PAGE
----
News & Views

Pencil sketches: a creative power tool

As a designer working with writers, clients, and other designers, pencil sketches are an invaluable tool for collaboration. They’re a way to externalize my ideas and be economical with my time: Instead of spending hours on a design proposal that will ultimately go unused, I can use that time to explore and present more design routes so that we can choose the best possible option.

But, the benefits of hand sketching go beyond expediency. Sketching can actually help you expand your thinking and access deeper creativity.

Let’s look at some science: A study from Bilkent University looked at the differences in interior designers’ cognitive process when they sketched with digital media and when they sketched using pen and paper. They found that designers who used analog sketches during the design process changed their goals and intentions more frequently and engaged in a higher number of cognitive actions than designers who sketched digitally. Using hand sketching actually led designers to better understand the design problem and produce a wider, more creative range of solutions. Of course, designing for print and digital media, like we do at Thinkso, requires different skills than interior design, but the basic tools for solving a design problem remain the same. Across mediums, you need to be able to clearly see the problem and think creatively, flexibly, and expansively to arrive at the best possible solutions. Sketching by hand allows for that expansive thinking.

An initial sketch and final illustration of a waiter opening a bottle of wine through the screen of an iPad.

We present our client WineDirect with several concept sketches before illustrating and animating the final ad (shown below).

Another study from psychology researchers in the Netherlands had a similar finding. In researching the relationships between imagery, perception, and sketching, they found that sketching triggers a cognitive process called “restructuring,” in which a person is able to “abandon a preconceived structural interpretation in favor of a new, unanticipated structural interpretation.” In layman’s terms, restructuring is when you’re able to throw out your preconceived concept of what something should look like and rebuild it from scratch, creating room for a multitude of new, unexpected ideas.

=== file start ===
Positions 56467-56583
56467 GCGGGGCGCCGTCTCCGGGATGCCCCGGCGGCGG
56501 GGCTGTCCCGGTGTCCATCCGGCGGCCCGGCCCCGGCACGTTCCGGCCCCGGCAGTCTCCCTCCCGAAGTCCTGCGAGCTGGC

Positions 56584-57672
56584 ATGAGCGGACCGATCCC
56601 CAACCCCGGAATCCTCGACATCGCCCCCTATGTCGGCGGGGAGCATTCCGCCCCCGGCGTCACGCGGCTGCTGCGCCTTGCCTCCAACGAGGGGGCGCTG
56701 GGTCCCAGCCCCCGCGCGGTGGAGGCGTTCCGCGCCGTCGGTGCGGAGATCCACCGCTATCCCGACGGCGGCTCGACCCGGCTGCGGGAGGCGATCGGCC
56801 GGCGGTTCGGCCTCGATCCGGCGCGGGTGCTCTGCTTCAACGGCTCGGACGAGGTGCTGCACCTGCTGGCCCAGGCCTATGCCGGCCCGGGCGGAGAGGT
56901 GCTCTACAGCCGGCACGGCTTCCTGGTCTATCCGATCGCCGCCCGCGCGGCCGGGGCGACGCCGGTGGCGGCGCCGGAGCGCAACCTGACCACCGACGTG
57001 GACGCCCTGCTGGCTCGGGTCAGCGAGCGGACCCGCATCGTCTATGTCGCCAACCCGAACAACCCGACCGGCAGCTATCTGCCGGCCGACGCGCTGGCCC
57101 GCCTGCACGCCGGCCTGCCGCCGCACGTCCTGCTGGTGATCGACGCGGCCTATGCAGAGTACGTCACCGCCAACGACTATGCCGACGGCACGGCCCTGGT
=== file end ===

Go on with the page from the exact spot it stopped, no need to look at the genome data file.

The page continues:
But using sketching to see new possibilities isn’t a new concept. Any writer, designer, or other creative knows that getting an idea on paper — digital or analog — creates the opportunity to reinterpret and revise that idea. Verstinjnen, takes the power of sketching a step farther: He found that sketching not only strengthened participants’ abilities to reimagine their initial idea, but that people who sketched regularly were better able to adjust and adapt their ideas in the long term. Adaptability is crucial as a designer. You can bring the most creative idea to a client, but that doesn’t mean they’ll like it. Being able to pivot to something new and unexpected is essential.

An array of sketches for a poster promoting the band The Bacon Bros. The sketches depict various connections between music and food.

Exploring the connections between food and music for The Bacon Brothers band resulted in an unexpected image (shown below).

An illustrated poster promoting a performance by the band The Bacon Brothers. An acoustic guitar is shown, but the soundhole has been replaced with a black frying pan which holds the title type: The Bacon Bros.
A photo of the Bacon Bros. performing live with their guitars.

The final posters were displayed throughout the venue. Kevin and Michael Bacon were thrilled with the results.

Evidence of the benefits of sketching isn’t just limited to academic papers. Sunni Brown is a bestselling author and founder of creative consulting firm who’s clients range from The American Cancer Society to Dell. Her seminars are often focused on corporate settings where sketching isn’t meant to lead to a fleshed out design, but rather as a way to move away from linear thinking in order to look at something from a variety of different angles. But, even those of us in creative spaces, such as designers, who aren’t usually considered to be linear thinkers can benefit from pushing ourselves to consider more perspectives. Sketching can be a good reminder to get back to basics and really explore all possibilities.

For me, part of the magic of sketching is creating something imperfect. There are just some designs that can’t be created digitally. Sketching by hand creates imperfect shapes that are truly unique — a literal restructuring of a classic shape. In fact, I’ll often trace a hand-drawn sketch into a digital program, creating a final product with more personality than what I could create through the computer alone.

You don’t have to be very good at drawing — I’m certainly not — to use sketching to get your ideas on paper. Sketching is a great way to take what’s in your head and give it shape, workshop it, and expand the creative possibilities.